Critical Thinking in Academia and Calling a Spade a Spade

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I started my career in education as a middle school math remediation teacher, a job created for me as a December college graduate. I had no curriculum, templates or rules but was instead told to develop my own. This was a perfect start for me as a graduate from a program that empowered us to be creators of experiences instead of taking on the robotic like lens that many first year teachers were forced to do. When I moved to High School as a Geometry teacher, all of that creativity seemed to change when I was handed a binder and told to …


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Do We Need Hashtags Just to Implement Best Practices or Nahh?

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Someone sent me a “hyperdoc” the other day. I’ve been staring at it since trying to figure out what makes it a “hyperdoc” vs a normal google doc. You know…a normal document where you build in spaces (tables or shapes) within the document to organize ideas, share information, ask questions and often leaving room for more questions…student centered and inquiry focused. There’s even a book about them and not to take away from its authors work and her sharing how she has used google apps effectively and brilliantly in her classroom, have we really reached the point where we look …


The Burden of Guilt and Growth

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I would give anything to be focused on technology upgrades in my school district, professional learning badging systems or the student hackathon that starts in 10 days. Part of me feels guilty that I am unapologetically not focused on work. (No emails until Monday) I feel like trauma has been a daily occurrence but I even feel guilty for feeling this because my loved ones are safe. I’m not burying my son or brother. I didn’t lose a loved one last night like many Dallas area law enforcement families did, including a family that I know. For a moment this …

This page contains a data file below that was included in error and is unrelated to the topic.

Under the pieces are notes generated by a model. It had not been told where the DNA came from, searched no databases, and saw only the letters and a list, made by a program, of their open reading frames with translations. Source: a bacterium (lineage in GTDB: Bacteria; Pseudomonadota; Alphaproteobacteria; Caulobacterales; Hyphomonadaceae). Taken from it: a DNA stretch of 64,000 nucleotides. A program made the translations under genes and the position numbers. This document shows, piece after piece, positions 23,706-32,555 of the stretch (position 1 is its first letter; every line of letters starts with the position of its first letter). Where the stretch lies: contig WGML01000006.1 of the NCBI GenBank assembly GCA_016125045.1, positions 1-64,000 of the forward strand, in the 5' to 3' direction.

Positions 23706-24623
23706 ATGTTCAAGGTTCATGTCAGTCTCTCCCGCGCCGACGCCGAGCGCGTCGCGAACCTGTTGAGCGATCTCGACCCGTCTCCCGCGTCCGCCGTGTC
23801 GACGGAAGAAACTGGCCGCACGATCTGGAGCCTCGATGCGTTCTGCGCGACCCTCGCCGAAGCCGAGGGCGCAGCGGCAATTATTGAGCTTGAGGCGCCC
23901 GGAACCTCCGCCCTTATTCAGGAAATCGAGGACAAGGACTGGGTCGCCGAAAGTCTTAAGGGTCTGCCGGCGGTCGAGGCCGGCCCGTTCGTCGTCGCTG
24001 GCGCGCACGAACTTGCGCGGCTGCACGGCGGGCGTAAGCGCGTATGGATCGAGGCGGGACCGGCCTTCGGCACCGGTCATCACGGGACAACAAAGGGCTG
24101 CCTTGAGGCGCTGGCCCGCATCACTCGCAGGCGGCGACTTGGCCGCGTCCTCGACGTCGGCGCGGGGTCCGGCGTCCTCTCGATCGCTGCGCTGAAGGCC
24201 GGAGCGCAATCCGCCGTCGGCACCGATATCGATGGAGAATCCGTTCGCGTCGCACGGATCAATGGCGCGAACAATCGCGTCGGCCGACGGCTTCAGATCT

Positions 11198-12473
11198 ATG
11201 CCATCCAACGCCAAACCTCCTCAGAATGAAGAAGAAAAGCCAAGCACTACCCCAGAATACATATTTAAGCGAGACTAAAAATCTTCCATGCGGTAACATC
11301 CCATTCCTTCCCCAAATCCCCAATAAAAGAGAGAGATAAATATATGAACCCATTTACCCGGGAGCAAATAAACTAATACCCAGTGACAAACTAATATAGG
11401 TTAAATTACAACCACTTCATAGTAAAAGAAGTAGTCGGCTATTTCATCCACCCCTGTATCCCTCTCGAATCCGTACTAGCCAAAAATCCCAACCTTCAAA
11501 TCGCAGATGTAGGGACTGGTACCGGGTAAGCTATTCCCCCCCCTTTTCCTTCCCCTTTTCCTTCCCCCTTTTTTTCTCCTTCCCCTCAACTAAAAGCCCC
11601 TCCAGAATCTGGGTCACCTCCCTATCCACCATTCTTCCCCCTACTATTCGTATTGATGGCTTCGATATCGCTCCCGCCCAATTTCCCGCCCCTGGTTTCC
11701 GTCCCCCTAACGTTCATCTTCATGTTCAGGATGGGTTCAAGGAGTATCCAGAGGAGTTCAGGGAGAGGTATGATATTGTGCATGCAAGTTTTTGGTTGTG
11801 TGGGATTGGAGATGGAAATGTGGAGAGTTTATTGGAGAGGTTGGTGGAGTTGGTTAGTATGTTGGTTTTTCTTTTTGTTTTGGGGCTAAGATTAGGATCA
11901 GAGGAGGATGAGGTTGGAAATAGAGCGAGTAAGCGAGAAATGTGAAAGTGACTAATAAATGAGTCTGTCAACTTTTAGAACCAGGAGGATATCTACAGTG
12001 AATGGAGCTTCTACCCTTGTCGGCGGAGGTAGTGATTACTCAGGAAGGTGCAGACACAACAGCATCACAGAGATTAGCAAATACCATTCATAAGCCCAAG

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Another Night, Another Shooting

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The other day my son told me that he dreamed of being shot by the police. It wakes him up at night. This is the world that he lives in…the one that all of our sons and daughters are growing up in. It’s 2:45am and less than a day of learning of Alton Sterling, my son gets to learn about a new name…Philando Castile. I’ve been talking to my son about “the rules” for years now and even more so as he is learning to drive. I’m a spiritual woman so I pray  and am encouraged by those who also …


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Race, Voice and Non-Diverse Spaces

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It bothers me when a private conversation with many fellow POC in edtech veers to this end of the conversational spectrum… Person A, “Look at this list, #Presenterssowhite” Person B, “I can’t with them right now.” Person C, “They didn’t even bother trying.” Person D, “Well, you know…we still have to prove ourselves.” Person A, “Well, you know we have to work twice as hard” Last week, I was at the “super diverse but still lacking black attendees” space that is TED. I’m not going to lie. It was amazing and for a minute, I allowed myself to go to …